Superficial Bacterial Infection in Your Pets Folliculitis in pets is more common than you might think.

Superficial Bacterial Infection in Your Pets

Folliculitis is a bacterial skin infection that occurs when bacteria enter the hair follicles. It is more common in dogs but can also occur in cats and horses.

Folliculitis is a common superficial bacterial infection of the hair follicles, but it can be difficult to diagnose. It can affect many species, including cats and dogs. Folliculitis is caused by bacteria that enter through open wounds or damaged skin. It may become painful if you press on infected areas because they are tender to touch.

The site may be affected by boils, scabs, pustules, or ulcers. The bacteria that cause folliculitis are typically found on skin surfaces in other animals and humans. These include Staphylococcus and Streptococcus bacteria types that cause staph infections and strep throat. 


Folliculitis is a superficial bacterial infection that can affect your animal's skin. Folliculitis is often associated with poor hygiene and can occur when there are stressors such as flea infestation or heat exposure.

It's characterized by pimples or bumps on the skin, often red and irritated. Pimples are often found on the back, legs, and chest, but they may also appear on the face or neck. The symptoms of folliculitis include redness around the affected area and loss of hair around it. 

The area may feel warmer than normal or develop an odor. Some animals will scratch at their skin repeatedly until it bleeds; others will appear fearful or have muscle tremors caused by pain in their legs or feet. 


Folliculitis is a common skin condition that can occur in humans and animals. The cause of folliculitis is a bacterial infection that tends to develop when bacteria enter the skin through small cuts or wounds.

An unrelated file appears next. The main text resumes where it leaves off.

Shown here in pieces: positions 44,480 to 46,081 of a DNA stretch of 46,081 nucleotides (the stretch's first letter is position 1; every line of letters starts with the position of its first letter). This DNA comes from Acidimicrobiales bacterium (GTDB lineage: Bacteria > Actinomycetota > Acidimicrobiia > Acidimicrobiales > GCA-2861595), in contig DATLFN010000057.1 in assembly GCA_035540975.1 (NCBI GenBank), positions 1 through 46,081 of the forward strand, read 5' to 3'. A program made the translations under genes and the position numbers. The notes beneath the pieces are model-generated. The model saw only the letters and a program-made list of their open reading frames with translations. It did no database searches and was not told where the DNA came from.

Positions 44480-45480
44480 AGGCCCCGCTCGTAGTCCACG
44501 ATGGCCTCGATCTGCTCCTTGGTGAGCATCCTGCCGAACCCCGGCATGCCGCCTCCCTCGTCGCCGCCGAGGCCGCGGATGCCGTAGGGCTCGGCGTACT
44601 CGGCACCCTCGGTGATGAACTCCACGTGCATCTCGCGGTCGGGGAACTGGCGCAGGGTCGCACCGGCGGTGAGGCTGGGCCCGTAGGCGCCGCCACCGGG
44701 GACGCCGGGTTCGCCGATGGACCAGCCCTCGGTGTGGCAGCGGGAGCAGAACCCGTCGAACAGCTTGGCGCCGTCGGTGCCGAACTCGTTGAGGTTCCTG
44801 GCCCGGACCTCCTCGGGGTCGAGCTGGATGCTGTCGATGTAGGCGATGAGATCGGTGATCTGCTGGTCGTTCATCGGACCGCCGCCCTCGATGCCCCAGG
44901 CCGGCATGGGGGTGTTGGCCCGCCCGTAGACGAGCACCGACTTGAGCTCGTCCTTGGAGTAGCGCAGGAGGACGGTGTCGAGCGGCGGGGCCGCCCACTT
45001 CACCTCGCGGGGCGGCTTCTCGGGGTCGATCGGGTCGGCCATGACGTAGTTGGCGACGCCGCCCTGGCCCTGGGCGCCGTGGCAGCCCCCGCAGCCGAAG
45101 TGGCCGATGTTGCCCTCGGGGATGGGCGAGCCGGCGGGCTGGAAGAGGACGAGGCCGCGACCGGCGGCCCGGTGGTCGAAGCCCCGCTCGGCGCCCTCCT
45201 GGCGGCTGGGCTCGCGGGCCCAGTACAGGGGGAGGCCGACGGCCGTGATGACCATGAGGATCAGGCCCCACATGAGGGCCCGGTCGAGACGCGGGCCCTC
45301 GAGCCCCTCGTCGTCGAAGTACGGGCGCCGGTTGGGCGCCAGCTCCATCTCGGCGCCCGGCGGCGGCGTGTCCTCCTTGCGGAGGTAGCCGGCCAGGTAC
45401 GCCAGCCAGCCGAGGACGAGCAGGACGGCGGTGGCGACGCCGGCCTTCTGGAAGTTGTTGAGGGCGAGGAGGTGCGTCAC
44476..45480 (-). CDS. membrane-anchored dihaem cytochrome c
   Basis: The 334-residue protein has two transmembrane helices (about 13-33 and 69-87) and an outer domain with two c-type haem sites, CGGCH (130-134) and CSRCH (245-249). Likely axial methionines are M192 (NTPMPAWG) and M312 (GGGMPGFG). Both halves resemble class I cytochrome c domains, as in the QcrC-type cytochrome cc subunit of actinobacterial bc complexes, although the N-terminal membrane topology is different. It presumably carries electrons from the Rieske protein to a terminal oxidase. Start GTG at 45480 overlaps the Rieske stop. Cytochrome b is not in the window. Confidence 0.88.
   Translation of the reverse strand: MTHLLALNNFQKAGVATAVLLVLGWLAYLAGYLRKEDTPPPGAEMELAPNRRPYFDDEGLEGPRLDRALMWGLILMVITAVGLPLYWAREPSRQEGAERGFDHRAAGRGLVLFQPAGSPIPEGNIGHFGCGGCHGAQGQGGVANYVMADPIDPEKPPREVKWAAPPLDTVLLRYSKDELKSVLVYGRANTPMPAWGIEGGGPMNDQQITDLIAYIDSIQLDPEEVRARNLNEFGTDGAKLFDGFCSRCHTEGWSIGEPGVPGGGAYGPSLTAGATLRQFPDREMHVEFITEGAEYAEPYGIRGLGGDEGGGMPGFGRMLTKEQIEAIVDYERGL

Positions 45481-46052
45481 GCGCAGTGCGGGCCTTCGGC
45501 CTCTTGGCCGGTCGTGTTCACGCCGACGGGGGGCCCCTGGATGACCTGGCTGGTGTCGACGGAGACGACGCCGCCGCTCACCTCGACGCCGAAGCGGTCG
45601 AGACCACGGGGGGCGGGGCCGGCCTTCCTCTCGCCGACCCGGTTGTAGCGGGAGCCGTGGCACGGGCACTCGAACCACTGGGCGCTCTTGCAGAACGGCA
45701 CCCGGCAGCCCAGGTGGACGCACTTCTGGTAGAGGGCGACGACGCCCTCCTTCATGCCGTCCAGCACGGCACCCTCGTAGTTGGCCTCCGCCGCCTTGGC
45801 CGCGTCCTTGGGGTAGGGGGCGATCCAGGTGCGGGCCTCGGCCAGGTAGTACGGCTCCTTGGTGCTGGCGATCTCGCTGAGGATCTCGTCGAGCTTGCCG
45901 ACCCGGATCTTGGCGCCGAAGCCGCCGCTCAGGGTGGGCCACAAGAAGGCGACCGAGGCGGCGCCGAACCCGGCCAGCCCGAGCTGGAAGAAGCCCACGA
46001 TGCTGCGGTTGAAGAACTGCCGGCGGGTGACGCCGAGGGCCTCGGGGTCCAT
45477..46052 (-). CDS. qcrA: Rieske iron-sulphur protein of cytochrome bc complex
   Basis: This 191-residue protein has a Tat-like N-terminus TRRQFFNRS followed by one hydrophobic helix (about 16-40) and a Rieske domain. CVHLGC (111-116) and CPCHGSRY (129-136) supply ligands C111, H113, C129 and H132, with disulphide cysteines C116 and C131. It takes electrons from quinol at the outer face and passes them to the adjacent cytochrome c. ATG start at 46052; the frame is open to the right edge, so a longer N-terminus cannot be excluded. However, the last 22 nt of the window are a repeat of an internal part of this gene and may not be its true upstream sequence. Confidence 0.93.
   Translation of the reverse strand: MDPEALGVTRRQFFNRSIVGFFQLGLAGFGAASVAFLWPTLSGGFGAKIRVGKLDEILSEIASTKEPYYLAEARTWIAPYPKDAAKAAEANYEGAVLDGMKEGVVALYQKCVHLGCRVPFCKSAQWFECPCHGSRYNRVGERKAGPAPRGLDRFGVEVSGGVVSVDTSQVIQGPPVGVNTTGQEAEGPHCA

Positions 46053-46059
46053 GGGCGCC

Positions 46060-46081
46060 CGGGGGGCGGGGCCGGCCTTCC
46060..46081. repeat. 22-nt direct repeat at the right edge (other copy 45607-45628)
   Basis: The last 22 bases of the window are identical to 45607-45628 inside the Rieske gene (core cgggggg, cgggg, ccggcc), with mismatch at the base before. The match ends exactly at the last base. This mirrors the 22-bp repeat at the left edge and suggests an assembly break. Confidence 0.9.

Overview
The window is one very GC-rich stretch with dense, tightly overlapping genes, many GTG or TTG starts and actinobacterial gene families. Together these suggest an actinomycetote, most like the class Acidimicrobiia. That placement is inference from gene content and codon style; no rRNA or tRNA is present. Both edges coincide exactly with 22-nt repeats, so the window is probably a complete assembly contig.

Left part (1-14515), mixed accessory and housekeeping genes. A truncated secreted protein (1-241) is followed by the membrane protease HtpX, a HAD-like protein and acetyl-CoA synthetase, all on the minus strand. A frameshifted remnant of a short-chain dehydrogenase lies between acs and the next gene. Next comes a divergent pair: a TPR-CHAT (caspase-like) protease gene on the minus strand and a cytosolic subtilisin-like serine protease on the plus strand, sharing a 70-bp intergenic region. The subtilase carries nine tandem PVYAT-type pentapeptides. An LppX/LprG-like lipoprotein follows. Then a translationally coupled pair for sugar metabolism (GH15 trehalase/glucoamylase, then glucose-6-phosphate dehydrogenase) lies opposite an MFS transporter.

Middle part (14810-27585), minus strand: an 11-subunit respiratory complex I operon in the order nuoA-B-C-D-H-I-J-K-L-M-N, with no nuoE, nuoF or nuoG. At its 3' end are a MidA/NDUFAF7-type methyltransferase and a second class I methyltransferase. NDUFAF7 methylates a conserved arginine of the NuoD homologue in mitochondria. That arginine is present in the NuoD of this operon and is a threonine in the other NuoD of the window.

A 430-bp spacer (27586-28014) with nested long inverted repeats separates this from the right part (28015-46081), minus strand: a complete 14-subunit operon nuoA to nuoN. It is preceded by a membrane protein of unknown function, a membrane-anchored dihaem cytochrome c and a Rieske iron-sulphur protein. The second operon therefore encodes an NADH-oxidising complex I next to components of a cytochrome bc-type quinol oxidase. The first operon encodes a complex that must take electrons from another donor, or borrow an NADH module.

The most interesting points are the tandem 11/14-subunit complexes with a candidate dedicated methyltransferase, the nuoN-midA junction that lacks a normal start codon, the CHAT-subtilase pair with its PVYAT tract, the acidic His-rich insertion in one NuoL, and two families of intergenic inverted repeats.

Bacteria may be spread from other animals, including pets and wildlife; however, it's also possible for bacteria to enter your pet's skin through scratches or bites. Infections can occur on any part of the body but tend to affect areas with folds, such as ears or elbows, because these areas allow easy access by bacteria from inside the body. 


The vet will take a skin scraping and examine it under a microscope. Your veterinarian will look at the hair shafts if your pet has an infection. This ensures the bacteria are located in the follicle and not elsewhere on your pet's body. Sometimes, a swab may be taken from your animal's skin for testing. 


If you suspect a superficial bacterial infection, it's best to take your animal to the veterinarian. The vet can determine if there’s an actual infection and prescribe treatment accordingly. Depending on how serious the condition is and how fast you need treatment, the vet may decide what pet meds are needed.

Your pet will need some type of antibiotic for dogs, like Simplicef or Chlorhexidine for dogs or antiseptic dog shampoo or ointments. The treatment may last from around one to twelve weeks.

Suppose there are no signs of an actual skin rash, but your dog has been exposed to something that might have caused one. In that case, he'll likely need some topical anti-itching medication, an oral antibiotic, and possibly even both medications simultaneously. 


There are several things you can do to avoid folliculitis, like:

?  Clean the animal's coat regularly with a mild dog shampoo, as the infection may be related to poor hygiene at times.

? Avoid overcrowding.

?  In homes with multiple pets, try to keep the infected pet away from other pets. Have separate dog beds and dog bowls for them to avoid transmission.

? Keep the environment clean, with no dust or other allergens that can trigger an infection in your pet's skin.

? If you bathe your pet at home, use mild shampoo and water to clean their fur. 


Folliculitis is a skin condition that affects animals, especially dogs. It can be caused by an infection of the hair follicle or sebaceous gland. Folliculitis is common and often occurs in dogs with long fur, but it can also affect short-haired breeds such as poodles or shelties. The disease usually starts on the face or neck; however, this condition may spread over other parts of your pet's body if left untreated long enough.

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